Thursday, January 27, 2011

What Can We Learn From The Latest Edelman Trust Barometer?

There’s bad news and good news in this week’s 2011 Edelman Trust Barometer, reported by Richard Edelman.

Among the most unpleasant findings, Edelman says, in the 23 countries surveyed, the United States has moved into what he calls the “Distrusters” group among businesses. In fact, the Survey found business, for the most part, is “as or more” trusted than government in 19 of the 23 nations studied, with the exception of U.S. business and business in Russia and the United Kingdom.

And in the "Truster" category for government, the largest drop in trust in governments was reported in the United States and Germany. Trust in the media was also measured in the 23-countries and Richard Edelman wrote “the most depressing findings for media” was in the U.S. where only 27% of the public trusted the American media.

When it comes to trust in industries, banking and financial services are the least trusted industries of 16 reviewed each year by Edelman. Banking reputations plunged in the U.S. by nearly 50% in the past three years to a low of 25%.

The annual Edelman Survey found there are four major factors that determine corporate reputation. They include “high quality products and services,” being a “company I can trust,” being a company that “treats employees well,” and one that has “transparent business practices.”

One other area covered in the annual survey rated “credible” spokespersons for companies.

The reputation of American CEO’s was up in 2010, higher than it has been in nine years, but still only about one-third think an American CEO is believable.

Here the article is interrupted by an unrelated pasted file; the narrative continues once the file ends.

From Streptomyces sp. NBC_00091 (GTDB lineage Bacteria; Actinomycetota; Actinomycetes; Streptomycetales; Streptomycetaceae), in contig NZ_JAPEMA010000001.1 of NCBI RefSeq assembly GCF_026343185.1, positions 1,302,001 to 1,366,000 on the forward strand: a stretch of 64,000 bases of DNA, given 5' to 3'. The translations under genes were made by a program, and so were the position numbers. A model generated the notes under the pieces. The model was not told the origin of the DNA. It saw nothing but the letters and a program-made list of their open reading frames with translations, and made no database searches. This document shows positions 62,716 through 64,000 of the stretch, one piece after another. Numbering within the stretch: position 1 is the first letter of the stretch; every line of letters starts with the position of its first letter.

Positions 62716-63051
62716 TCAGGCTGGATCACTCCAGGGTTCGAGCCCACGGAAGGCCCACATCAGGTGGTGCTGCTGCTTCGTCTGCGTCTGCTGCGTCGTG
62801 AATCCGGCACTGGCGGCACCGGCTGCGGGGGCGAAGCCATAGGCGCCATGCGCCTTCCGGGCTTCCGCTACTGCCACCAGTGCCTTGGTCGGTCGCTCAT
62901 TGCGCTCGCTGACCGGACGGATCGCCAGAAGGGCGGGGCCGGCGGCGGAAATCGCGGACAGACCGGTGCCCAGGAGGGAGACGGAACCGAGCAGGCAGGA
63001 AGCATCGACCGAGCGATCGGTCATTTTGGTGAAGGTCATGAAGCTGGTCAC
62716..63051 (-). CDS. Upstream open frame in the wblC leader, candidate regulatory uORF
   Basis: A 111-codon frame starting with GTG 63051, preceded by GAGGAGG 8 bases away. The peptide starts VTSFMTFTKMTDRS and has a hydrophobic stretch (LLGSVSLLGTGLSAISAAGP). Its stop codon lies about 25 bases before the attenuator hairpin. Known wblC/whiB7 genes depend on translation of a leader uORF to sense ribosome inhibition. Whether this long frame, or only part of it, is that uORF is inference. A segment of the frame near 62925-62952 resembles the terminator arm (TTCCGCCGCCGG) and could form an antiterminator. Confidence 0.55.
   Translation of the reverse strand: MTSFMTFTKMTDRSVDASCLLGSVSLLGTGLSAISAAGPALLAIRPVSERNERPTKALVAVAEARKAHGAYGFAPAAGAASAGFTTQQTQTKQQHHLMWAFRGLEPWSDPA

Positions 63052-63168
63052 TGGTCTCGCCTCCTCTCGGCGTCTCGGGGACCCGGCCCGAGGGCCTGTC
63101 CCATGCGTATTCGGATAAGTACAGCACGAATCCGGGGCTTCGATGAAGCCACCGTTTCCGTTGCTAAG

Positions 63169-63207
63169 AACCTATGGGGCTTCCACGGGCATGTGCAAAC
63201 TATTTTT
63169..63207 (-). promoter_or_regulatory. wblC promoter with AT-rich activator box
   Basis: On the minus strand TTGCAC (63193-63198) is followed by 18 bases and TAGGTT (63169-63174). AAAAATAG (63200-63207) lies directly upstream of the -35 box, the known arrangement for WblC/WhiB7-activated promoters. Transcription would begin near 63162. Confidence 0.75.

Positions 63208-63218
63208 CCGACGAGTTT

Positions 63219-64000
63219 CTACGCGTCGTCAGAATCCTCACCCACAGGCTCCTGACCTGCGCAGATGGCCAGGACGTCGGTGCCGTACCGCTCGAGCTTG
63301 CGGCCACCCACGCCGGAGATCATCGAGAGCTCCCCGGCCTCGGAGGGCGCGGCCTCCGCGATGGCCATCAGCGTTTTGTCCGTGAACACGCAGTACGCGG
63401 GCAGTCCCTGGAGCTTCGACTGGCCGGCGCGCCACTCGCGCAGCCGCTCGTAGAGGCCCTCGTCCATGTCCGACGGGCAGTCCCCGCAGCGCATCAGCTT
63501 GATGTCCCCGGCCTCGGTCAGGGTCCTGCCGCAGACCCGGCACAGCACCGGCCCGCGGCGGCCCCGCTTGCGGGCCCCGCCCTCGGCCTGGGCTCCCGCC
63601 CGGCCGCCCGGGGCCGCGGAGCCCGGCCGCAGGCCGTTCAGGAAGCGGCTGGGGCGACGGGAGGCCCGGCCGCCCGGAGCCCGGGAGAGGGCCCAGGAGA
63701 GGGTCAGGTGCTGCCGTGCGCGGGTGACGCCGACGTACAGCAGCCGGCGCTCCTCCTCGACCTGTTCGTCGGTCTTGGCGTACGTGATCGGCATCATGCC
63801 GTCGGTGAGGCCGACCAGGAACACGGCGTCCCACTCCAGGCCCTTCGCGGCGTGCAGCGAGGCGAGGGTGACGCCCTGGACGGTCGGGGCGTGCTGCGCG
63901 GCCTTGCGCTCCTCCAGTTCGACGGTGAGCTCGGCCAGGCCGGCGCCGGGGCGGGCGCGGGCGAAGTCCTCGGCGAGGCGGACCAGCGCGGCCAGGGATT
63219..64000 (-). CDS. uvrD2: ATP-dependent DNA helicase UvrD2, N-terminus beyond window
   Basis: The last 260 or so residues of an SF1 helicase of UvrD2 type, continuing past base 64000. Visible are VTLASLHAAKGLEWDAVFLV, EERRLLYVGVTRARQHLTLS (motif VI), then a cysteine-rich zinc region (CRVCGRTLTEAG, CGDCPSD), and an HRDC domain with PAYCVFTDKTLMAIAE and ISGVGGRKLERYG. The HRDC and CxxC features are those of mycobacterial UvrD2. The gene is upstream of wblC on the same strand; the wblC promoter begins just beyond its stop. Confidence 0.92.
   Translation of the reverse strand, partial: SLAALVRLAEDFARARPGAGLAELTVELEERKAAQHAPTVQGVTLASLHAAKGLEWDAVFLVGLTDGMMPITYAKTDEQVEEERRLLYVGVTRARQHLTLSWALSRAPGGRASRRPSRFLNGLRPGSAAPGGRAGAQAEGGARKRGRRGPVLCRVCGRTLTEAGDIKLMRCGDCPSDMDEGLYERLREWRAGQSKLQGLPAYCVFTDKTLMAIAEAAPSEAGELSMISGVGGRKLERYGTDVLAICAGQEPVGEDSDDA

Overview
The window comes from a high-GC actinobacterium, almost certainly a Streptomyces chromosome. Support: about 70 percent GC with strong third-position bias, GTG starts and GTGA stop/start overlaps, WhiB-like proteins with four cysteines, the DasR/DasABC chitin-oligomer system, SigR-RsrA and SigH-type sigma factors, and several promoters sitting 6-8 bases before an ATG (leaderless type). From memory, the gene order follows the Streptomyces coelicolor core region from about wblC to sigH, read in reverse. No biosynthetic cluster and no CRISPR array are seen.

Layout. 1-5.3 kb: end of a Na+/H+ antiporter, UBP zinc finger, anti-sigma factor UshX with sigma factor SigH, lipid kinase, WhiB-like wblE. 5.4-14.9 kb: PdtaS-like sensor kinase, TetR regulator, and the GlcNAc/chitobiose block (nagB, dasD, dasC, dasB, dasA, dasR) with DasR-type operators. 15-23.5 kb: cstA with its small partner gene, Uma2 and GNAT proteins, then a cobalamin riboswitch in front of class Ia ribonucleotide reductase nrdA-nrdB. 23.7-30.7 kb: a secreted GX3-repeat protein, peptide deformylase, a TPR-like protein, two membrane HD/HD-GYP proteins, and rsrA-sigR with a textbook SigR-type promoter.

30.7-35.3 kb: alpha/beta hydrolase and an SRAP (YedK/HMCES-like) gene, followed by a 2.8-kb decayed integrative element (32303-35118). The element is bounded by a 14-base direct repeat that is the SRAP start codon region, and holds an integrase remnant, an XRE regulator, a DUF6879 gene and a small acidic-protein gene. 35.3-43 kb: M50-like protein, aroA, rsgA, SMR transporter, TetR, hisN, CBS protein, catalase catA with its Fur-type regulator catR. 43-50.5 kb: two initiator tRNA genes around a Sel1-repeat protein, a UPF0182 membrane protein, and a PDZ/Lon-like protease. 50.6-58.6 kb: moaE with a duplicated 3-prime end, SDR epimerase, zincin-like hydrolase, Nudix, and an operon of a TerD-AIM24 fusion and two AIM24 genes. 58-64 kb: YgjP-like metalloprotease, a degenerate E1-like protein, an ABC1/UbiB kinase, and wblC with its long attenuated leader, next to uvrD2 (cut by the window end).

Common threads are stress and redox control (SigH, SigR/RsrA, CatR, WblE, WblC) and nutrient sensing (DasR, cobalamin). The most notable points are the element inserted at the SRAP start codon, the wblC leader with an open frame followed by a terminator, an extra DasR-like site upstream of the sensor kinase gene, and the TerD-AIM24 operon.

Respondents were asked who they were most likely to believe as spokesperson for an organization and they rated Academic experts number one, company technical experts next, then financial analysts and Chief Executive Officers fourth.

Edelman‘s findings had one confusing and contradictory report – in a crisis, the “number one trusted source is the CEO, followed by an Outside Expert, followed by a Technical Expert from the company.” Go figure!

One of the most encouraging findings supports our strong belief that “banked good will” is invaluable to any organization facing trouble. The Edelman report concluded that an organization going into a crisis with a reputation of distrust only needs a couple of negative news stories to convince the public you’re no good.

The same study found that if you approach a crisis with a reputation of being a “trusted” company, it only takes a couple of positive stories to turn the tide in your favor.

Our conclusion continues to stress the importance of doing the right things for the right reasons, and treating your employees, partners, vendors, share-holders and customers the way you would want to be treated. Those are all ways to create and “bank” goodwill and goodwill can be a company life-saver when something goes wrong you could not prevent.

No comments:

Post a Comment